Home » Blog » Simple Living: Back to Basics

Simple Living: Back to Basics

For the past month or so, I’ve been thinking a lot about simple living and what my minimalist lifestyle means to me, and I keep returning to one thought: I want to get back to basics.

I hinted at this in my last post about minimalism (where I confessed that I’ve been struggling with a growing need for stuff) but I felt I should write this post too because my intentions for the new year go far beyond my relationship with physical possessions.

In the spirit of essentialism, I want to take a long hard look at how I spend my time and energy and make sure that I’m laser-focused on doing the things that matter the most.

This desire comes from a deep-seated need for ease and slowness, which isn’t new but it has grown in intensity recently. This is probably in response to the changes in my life this year; as my baby has grown into a toddler and my blog has grown into a business, the demands on my time and energy have increased accordingly.

This season of my life has brought new challenges but the solutions are well known to me; no matter where we are in our lives, I believe we can all benefit from going back to the basics of simple living.

Here are 9 simple living intentions for the new year and beyond.

Are you craving ease and simplicity in your life? Then it's time to get back to basics with simple living.


I apologise to regular readers because I know I talk about this all the time but it’s for good reason: the cornerstone of simple living will always be knowing what matters most to you.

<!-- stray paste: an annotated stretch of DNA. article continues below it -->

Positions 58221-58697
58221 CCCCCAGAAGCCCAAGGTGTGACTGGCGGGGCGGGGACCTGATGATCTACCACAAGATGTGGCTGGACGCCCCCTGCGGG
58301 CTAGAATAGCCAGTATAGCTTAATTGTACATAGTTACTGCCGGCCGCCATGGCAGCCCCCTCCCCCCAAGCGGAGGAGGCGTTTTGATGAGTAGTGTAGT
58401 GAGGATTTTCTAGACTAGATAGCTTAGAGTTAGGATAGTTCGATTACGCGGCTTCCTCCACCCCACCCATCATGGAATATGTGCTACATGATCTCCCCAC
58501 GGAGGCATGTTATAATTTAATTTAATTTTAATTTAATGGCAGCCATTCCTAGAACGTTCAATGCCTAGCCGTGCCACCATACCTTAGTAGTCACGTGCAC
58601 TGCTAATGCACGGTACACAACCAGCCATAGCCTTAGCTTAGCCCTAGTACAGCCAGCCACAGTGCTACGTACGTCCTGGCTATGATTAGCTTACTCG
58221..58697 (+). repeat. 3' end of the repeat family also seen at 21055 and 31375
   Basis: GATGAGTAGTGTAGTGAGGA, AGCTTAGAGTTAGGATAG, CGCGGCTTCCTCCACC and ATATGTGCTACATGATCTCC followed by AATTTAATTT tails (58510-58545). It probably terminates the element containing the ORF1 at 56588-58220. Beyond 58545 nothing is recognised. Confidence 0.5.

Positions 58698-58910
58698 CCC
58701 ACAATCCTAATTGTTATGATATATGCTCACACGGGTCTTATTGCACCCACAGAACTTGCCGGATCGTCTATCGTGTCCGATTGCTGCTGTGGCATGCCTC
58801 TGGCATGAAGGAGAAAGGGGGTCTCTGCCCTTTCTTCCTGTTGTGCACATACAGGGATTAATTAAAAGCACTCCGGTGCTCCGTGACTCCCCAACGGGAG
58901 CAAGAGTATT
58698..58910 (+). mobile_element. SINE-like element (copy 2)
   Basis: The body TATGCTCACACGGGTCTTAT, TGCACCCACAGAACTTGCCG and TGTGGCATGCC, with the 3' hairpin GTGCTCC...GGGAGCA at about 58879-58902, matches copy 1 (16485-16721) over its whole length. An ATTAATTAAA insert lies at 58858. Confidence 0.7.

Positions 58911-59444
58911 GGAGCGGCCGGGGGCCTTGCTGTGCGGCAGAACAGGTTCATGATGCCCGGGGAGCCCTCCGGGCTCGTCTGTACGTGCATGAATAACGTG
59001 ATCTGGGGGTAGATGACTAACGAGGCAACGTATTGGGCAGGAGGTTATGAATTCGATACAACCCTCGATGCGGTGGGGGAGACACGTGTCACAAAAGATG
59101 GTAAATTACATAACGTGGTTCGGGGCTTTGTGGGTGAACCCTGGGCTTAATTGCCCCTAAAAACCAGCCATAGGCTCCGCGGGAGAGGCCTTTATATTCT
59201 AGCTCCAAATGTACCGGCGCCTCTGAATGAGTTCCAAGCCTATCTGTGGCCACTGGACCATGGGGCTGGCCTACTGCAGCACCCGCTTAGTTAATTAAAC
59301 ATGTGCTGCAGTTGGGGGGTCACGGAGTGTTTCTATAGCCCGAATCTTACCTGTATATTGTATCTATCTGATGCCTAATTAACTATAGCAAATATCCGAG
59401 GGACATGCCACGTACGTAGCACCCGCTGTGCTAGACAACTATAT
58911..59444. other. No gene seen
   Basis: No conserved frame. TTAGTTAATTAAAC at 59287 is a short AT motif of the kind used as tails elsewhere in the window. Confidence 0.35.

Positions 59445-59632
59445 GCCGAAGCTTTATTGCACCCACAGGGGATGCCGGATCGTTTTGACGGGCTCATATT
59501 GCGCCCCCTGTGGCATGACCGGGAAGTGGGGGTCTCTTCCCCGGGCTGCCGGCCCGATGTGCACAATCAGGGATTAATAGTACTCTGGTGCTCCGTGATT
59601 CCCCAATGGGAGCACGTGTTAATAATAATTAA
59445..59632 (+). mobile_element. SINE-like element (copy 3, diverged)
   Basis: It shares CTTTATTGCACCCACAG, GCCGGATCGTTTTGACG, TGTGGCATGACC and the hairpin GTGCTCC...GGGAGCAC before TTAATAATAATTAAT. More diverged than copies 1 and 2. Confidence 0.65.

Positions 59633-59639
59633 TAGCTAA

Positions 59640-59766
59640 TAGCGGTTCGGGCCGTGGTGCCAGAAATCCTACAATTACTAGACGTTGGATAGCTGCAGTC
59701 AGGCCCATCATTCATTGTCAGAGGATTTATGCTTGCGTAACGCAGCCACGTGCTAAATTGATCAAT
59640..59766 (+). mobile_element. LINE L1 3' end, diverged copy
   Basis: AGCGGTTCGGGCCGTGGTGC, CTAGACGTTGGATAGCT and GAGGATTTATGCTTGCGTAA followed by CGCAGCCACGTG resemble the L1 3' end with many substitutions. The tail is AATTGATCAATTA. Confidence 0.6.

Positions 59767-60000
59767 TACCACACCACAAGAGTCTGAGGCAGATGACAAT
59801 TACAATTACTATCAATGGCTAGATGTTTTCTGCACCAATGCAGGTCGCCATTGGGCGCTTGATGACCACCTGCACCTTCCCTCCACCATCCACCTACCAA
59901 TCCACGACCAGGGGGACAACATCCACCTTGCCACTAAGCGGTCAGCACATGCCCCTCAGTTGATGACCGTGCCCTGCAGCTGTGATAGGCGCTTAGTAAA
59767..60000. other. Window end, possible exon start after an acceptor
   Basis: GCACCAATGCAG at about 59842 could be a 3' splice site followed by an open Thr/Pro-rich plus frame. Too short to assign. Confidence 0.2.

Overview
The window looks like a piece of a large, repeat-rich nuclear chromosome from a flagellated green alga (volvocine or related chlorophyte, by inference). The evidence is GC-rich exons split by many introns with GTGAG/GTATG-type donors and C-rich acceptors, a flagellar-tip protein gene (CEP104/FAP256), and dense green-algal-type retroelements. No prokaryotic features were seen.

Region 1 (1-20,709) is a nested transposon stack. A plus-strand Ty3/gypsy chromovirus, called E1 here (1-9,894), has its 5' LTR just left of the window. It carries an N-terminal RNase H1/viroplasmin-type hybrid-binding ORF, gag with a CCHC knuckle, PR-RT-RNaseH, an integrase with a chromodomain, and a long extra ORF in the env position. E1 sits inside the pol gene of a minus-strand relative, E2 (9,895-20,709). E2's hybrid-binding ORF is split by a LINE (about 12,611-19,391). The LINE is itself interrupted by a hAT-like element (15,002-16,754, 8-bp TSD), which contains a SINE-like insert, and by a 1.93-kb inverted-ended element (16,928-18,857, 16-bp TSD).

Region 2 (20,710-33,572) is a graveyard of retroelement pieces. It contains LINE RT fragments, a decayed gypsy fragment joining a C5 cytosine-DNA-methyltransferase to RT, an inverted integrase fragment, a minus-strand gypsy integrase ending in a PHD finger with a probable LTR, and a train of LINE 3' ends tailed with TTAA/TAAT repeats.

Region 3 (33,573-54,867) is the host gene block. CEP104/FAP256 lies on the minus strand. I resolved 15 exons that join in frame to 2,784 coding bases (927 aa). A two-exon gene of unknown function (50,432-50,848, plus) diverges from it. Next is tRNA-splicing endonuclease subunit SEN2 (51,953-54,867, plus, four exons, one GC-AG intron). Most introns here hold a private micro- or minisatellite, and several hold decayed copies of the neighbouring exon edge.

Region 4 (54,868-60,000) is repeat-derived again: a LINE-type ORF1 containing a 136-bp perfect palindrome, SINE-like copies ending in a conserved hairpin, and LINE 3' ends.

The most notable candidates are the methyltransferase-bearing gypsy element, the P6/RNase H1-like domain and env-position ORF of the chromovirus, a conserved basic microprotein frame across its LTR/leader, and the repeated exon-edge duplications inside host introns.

You must define your core values and create a personal vision if you want to live with purpose—if not, what will you use to guide you?

When you declutter, how will you decide what to keep and what to let go? And when you tackle your to-do list, how will you decide what’s worth doing and what’s not? How you can you set goals and plan for the future if you’re unclear about what you really want to achieve?

Without a clear definition of what matters, it’s hard to consistently make good decisions. (If you’ve ever found decluttering to be overwhelming, then you know exactly what I mean.) Emotions, expectations and short-term needs can cloud our judgement and make it difficult to act in our own best interest—but if you know what matters most, then you have a compass to guide you.

I already have a list of my values and a written vision (writing it down is so important!) but in the next few weeks, I’ll be revisiting them to make sure they’re still an accurate representation of what’s most important to me. If you don’t have a list, then I highly recommend creating one for yourself (and if you find it challenging, then watch this space! I’m working on a project that will help you).